Princeton, NJ, Aug. 20, 2008 — On August 14, 2003, the North American electric grid experienced the largest blackout in its history, leaving over 50 million people across Southeastern Canada and the Northeastern U.S. without power. On the fifth anniversary of the blackout, North American Electric Reliability Corp. (NERC) president and CEO, Rick Sergel, highlighted the progress that has been made and new challenges ahead for ensuring reliability:
“In the mid-afternoon of August 14, 2003, the electric system reached a breaking point: trees contacted four separate transmission lines in Ohio — quickly taking the lines out of service; automatic controls sensed the disturbance and unnecessarily took additional lines out of service; failed computer systems left operators with inaccurate system information for hours before being addressed; and grid monitoring tools were not able to assess conditions quickly enough for operators to react.
“With the support and oversight of its stakeholders in industry and government, NERC has worked to fundamentally change the situation that allowed this catastrophic event to occur by developing mandatory reliability standards, enforcing zero-tolerance policies, leading extensive reviews of electric system components, and developing new reliability tools. As a result of these efforts, I can confidently say that the events that led to the 2003 blackout are now much less likely to recur.”
Some of the changes include:
Mandatory & enforceable reliability standards — NERC now has 94 mandatory and enforceable reliability standards in place throughout the U.S. and much of Canada. These standards encompass nearly 1,000 individual requirements that set the bar for reliable operations and address ‘lessons learned’ from the 2003 blackout. In the U.S., organizations found in violation of a NERC standard can be subject to fines of up to one million dollars per day, per violation.
Vegetation management — While four transmission outages due to vegetation occurred in a single afternoon five years ago, preliminary data suggests that only six such outages occurred in the first six months of 2008 — none of which caused customers to lose power. Transmission line outages due to vegetation contact are still a cause for concern, however, and this remains a top priority for NERC. Through its standards and compliance enforcement, NERC now has a zero-tolerance policy in place, where the goal is to correct issues that may arise long before any customers are affected.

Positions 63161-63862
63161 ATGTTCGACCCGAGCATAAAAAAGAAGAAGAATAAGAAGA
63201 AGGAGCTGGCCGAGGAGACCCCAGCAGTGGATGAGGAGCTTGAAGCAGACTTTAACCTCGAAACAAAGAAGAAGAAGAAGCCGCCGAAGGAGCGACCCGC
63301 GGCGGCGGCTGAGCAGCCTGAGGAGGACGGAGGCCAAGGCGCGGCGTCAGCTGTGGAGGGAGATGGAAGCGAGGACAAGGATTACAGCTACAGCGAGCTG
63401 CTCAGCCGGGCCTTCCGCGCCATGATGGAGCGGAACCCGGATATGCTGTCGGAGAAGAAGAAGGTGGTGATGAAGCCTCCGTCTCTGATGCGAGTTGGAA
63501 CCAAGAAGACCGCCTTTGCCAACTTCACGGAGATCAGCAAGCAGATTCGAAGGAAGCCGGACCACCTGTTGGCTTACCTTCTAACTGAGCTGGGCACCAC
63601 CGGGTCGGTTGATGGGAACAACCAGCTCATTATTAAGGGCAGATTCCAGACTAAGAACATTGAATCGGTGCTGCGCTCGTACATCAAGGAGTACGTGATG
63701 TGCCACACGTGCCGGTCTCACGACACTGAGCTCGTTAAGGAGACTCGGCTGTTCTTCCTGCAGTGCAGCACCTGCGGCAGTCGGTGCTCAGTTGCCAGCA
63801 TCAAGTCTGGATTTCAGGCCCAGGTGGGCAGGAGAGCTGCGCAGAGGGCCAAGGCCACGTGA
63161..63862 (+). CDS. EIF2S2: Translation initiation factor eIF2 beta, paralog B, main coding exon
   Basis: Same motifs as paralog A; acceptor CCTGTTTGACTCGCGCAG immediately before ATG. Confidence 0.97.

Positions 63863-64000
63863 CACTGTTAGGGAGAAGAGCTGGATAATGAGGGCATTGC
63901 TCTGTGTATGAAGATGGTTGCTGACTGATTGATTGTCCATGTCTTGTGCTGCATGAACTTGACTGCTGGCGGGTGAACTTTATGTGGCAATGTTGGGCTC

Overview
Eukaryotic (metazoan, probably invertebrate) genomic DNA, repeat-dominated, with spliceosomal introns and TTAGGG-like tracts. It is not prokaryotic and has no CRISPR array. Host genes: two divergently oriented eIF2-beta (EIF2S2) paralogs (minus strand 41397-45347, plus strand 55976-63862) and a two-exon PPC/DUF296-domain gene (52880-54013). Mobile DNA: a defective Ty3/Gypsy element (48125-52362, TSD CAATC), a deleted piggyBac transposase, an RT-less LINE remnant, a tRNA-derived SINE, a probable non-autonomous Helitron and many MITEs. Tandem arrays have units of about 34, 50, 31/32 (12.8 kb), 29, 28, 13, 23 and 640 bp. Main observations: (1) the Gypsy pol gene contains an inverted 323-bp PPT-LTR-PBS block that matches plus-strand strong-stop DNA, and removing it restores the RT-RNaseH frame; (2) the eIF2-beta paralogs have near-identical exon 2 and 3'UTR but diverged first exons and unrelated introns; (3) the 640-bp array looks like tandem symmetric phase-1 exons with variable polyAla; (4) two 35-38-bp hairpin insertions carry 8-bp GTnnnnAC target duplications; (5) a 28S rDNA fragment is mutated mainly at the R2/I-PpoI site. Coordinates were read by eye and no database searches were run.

Transmission line controls — As a result of recommendations from U.S.-Canada Power System Outage Task Force, NERC monitored a team of industry experts that reviewed the settings of control devices called “relays” on the entire extra high voltage transmission system in North America. Of the nearly 11,000 terminals reviewed (each of which can house multiple relays), roughly twenty percent did not meet task force recommendations and were subsequently addressed on an individual basis. Since this review was completed, “relay loadability,” as it is known, has virtually ceased to exist as a cause of system disturbances. A reliability standard on this subject is now awaiting FERC approval and is already in place in two Canadian provinces.
System operator training & certification — As part of its mandatory reliability standards, NERC now requires that all system operators pass certification exams and maintain their accreditation through ongoing continuing education, which must contain training on emergency operations. Nearly 20,000 continuing education hours were completed by system operators across North America last year.
Grid monitoring technology — As the host organization for the North American Synchro-Phasor Initiative (NASPI), NERC has worked with the Department of Energy and stakeholders to support the application of next generation grid monitoring technology. Called “synchro-phasors,” these new devices will allow system operators to better visualize the status of the grid in near real-time and address issues as they arise. NASPI is working to support the application of this technology across the North American grid.
“As I look back over the past five years,” Sergel said, “I see the great strides NERC and our many stakeholders have made in strengthening the reliability of the North American bulk power system. Though no standards or enforcement process can prevent all system disturbances — because issues like weather, multiple equipment failures, and human error can occur — it’s evident to me that the probability of any similar outage occurring again has been substantially reduced.
“Looking ahead, however, there are new issues coming down the road that will require even greater diligence to ensure that the system remains as reliable as possible. Cyber security and critical infrastructure protection are two of the most important of those issues. They require a fundamentally different approach than any other issue we face today. We also see many initiatives aimed at addressing climate change that will have far-reaching effects on the power system, many of which are not yet fully appreciated.
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